How the Victorian Parliament works
It is important to understand how Victoria’s Parliament works and how to vote in its elections to make your vote effective.
In Victoria, you democratically elect candidates to parliament to represent you and to review and make laws on your behalf every four years.
These candidates are usually – but not always – members of political parties. Political parties can become the Victorian Government if a majority (at least 45) of their candidates get elected. The largest party not able to form government is called the Opposition. A party without a majority can form government if it makes an alliance with enough other parties and candidates to have a majority.
Candidates who do not belong to a party are called independents. Independents and members of smaller parties that are elected and do not join the government or the opposition are sometimes called the Crossbench.
Candidates who are successfully elected are called Members of the Legislative Assembly (MLA) or Members of the Legislative Council (MLC). They either represent a certain district or ‘electorate’ in the Legislative Assembly or one of 8 regions in the Legislative Council.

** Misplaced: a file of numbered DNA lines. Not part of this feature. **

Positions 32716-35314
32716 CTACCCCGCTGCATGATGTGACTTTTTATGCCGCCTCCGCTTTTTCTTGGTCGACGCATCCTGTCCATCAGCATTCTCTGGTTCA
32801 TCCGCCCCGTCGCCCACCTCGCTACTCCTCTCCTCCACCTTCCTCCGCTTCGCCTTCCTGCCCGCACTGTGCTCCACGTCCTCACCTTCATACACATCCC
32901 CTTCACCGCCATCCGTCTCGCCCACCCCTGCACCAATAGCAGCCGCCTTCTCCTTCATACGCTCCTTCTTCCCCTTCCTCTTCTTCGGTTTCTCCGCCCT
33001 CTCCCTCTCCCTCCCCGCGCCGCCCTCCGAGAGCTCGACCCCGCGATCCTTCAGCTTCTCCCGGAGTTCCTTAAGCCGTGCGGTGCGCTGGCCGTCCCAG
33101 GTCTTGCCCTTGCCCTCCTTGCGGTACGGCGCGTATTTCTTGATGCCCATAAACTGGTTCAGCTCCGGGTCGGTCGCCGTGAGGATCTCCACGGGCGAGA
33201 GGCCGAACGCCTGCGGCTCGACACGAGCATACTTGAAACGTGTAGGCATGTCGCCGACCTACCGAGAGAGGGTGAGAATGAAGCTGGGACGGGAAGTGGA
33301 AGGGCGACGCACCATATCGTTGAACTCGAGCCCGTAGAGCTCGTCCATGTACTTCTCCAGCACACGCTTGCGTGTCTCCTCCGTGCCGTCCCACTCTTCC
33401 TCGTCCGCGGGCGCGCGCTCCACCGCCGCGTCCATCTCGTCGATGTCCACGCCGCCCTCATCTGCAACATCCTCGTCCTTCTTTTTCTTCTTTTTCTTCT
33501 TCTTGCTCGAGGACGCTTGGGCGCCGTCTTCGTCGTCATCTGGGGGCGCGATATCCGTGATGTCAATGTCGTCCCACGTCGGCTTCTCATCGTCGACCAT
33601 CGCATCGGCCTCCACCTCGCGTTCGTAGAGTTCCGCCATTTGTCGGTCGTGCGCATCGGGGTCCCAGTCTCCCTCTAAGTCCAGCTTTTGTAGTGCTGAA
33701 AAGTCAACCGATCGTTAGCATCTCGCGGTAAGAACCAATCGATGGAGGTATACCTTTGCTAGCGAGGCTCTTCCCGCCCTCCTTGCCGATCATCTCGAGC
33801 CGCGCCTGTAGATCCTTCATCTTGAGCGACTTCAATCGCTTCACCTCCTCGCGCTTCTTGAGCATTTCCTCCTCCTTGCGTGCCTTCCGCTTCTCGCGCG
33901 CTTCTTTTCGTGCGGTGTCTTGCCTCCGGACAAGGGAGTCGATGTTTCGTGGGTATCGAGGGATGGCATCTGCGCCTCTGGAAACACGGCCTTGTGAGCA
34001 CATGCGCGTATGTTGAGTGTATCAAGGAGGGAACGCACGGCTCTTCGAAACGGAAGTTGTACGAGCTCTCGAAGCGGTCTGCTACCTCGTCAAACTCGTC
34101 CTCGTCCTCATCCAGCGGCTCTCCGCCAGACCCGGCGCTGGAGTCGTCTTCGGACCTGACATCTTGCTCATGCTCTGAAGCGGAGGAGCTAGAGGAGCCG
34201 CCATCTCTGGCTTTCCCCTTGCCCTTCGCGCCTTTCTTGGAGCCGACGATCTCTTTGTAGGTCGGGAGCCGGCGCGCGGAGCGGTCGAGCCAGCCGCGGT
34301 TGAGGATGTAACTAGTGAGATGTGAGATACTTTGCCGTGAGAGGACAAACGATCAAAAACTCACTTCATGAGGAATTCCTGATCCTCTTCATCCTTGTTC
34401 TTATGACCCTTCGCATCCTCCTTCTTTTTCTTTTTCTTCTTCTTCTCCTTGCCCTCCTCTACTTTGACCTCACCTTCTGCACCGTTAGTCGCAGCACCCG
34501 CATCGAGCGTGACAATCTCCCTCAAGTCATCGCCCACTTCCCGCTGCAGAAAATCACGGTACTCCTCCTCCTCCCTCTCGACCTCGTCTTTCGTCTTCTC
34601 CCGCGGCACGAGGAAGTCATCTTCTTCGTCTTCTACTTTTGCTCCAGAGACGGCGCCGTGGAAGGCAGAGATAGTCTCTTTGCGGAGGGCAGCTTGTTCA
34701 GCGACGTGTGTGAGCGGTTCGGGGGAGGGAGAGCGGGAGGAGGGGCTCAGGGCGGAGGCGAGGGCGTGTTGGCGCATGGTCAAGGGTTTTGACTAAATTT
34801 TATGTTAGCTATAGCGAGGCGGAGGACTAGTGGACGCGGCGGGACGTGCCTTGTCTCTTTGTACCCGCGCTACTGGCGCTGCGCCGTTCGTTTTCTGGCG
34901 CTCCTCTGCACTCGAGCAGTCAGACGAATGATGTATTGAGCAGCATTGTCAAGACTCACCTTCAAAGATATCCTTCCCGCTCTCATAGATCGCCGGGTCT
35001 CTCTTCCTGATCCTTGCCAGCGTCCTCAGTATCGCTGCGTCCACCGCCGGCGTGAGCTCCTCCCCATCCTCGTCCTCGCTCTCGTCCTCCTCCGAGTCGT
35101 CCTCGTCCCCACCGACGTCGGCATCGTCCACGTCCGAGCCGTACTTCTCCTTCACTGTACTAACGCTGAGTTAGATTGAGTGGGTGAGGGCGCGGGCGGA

The Victorian Parliament is made of two parts called houses:
The Legislative Assembly (Lower House)
Made up of 88 members. This is where laws are made and the state budget is passed. The Premier, the leader of a government, is elected in this house.
The Legislative Council (Upper House)
Made up of 40 members. This is where laws passed by the Legislative Assembly are reviewed.
Voting for candidates in both houses is important because they both have an important role in government decision-making. Both houses need to agree before new laws are made.
For more information, visit the Victorian Parliament website.